The following is a guest post from Senior Theater Specialist Walter Zvonchenko.
Miles White (1914-2000) was one of the most admired costume designers for the American stage in the 20th century. He came to New York in the 1930s hoping for a career in high fashion. While that was not to be, his subsequent work for the stage—his brilliant, often spectacular, designs—were testament to a meticulous craftsmanship and finish in the smallest details that are the hallmark of the great fashion designers.
Thanks to the generosity of his godson, Tobias van Rossum Daum, the Library is home to a magnificent array of White’s designs. These encompass work for theater, film, nightclub, ice revue, and circus.
Miles White’s work was a particularly brilliant contribution to New York’s almost forgotten post-prohibition nightclub scene. Midtown Manhattan in the late 1930s and 1940s was home to a number of cabarets that featured colorful, often lavish, revues built around some of the greatest entertainers of the time.
Some of these cabarets had been mainstream Broadway theaters, equipped with full stages. But others had limited stage space not suited to accommodating heavy scenery in a setting already crowded with tables for dining. This stricture gave all the more weight and importance to White’s design, crucial for lending the requisite color and glamour to the evening.
White crossed easily between the closely related worlds of the nightclub and Broadway mainstream theater. He was introduced to both through Marjery Fielding. Fielding was a choreographer, songwriter and producer of many major nightclub revues. Fielding happened to see sketches of White’s work very soon after he came to New York, and began immediately to use his designs in nightclub revues and in the 1938 Broadway musical Right This Way, which opened at the 46th Street Theater on January 4, 1938.
When Fielding first asked him to design for a nightclub, White, who had no experience in theatrical design, visited one of the best known nightspots in the Times Square area. Apparently, he did not care for the costumes worn by the show girls. He was sure he could do much better, and he did.
One of Marjery Fielding’s nightclub revues was featured at Philadelphia’s Hotel Walton on Broad Street. An associate of designer Norman Bel Geddes saw White’s work, which led to White’s hiring by Bel Geddes to design costumes for a spectacular ice revue. It Happens on Ice, with songs by Vernon Duke, opened on October 10, 1940 at the magnificent Center Theatre in Rockefeller Center, which seated well over 3000.
The ice show project occasioned construction of an extension of the Center’s already large stage to accommodate the ice production with its large cast. The thrust stage projected well into the auditorium, requiring removal of many rows of orchestra seats, giving White enormous space to put on display spectacular costumes with a host of accomplished skaters.
Subsequently White went with Bel Geddes to Sarasota, Florida, to work for him in production for the Barnum and Bailey Ringling Brothers Circus. There, White created a wide variety of costumes for performers including the many elephants that were a very prominent part of the production. White worked on more than one edition of the circus, and later in his career, he created designs for the circus-based film, The Greatest Show on Earth.
In Florida, White met the noted producer, John C. Wilson, through whom White met Alfred Lunt and Lynn Fontanne. With Wilson, the Lunts were preparing the production that would become The Pirate. This was to be a lively spectacle set in a world of intrigue and acrobatics, with Lunt racing about the stage in wildly athletic performance. White’s costumes came in for particular praise. The production was a great success, opening in New York at the Martin Beck Theatre on November 25, 1942.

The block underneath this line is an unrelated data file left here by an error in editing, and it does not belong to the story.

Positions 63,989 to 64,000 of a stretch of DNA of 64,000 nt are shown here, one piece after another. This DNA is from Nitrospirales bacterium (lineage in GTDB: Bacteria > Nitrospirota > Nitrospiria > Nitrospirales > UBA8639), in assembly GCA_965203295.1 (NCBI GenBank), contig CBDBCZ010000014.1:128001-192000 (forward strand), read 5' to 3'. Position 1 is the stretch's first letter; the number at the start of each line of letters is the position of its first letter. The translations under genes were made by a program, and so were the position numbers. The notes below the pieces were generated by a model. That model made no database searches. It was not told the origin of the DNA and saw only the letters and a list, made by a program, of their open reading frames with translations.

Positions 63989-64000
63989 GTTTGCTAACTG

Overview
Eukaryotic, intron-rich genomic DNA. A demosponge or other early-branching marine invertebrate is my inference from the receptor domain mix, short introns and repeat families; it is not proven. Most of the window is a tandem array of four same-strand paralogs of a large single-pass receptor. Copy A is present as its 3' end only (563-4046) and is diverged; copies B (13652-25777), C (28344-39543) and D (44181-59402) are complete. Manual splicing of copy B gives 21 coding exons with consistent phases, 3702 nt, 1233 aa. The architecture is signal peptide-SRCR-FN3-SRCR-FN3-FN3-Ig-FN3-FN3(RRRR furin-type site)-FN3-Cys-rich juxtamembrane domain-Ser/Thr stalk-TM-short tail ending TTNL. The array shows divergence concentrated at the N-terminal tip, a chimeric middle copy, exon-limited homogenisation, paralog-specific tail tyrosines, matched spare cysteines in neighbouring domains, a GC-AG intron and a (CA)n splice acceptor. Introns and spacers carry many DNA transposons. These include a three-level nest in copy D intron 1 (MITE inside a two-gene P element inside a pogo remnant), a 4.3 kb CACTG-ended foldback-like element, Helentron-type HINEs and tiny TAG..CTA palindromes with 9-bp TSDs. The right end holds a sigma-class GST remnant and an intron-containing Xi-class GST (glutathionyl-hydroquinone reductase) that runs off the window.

The Pirate was produced by the Theatre Guild, soon after which, the Guild hired White to design the costumes for the Rodgers and Hammerstein vehicle which became Oklahoma! It opened in New York at the St. James Theatre on March 31, 1943, becoming a legend of American theater history. Two years later, he designed costumes for Rodgers and Hammerstein’s Carousel, opening at the Majestic Theatre on April 19, 1945. The ostensible settings for both productions, Oklahoma and New England, were far removed from the glamour of Broadway. But White infused both with a high degree of class and color.
The night following Oklahoma!’s premiere, The Ziegfeld Follies of 1943, starring Milton Berle, brought to the stage of New York’s Winter Garden Theatre a very different side of White’s imaginative powers. The Follies was a lavish production on a scale harking back to the time of Florenz Ziegfeld’s brilliant costuming and background for a grand array of showgirls. A perfect vehicle for White, it was directed by John Murray Anderson with whom White had worked while with Ringling Brothers in Florida.
In 1949, White renewed his association with John C. Wilson who was directing the Jule Styne musical Gentlemen Prefer Blondes. Opening at the beautiful Ziegfeld Theatre on December 8, 1949, the show brought Carol Channing stardom in the role of Lorelei Lee. The production required nightclub scenes as an integral part of its action, providing White with ample scope for showgirl spectacle
While most frequently working in musical theater, White also created costumes for spoken drama, a notable example of which was his work for Chéri, based on a work of Colette. Its New York premiere was on October 12, 1959 at the Morosco Theatre.
Time Remembered, based on a play of Jean Anouilh starred Helen Hayes, Richard Burton and Susan Strasberg, opening at the Morosco Theatre in New York on November 12, 1957. Among White’s designs for this production was a magnificent dress for Helen Hayes. It forms part of the Paul Stiga collection, which includes several other White designs.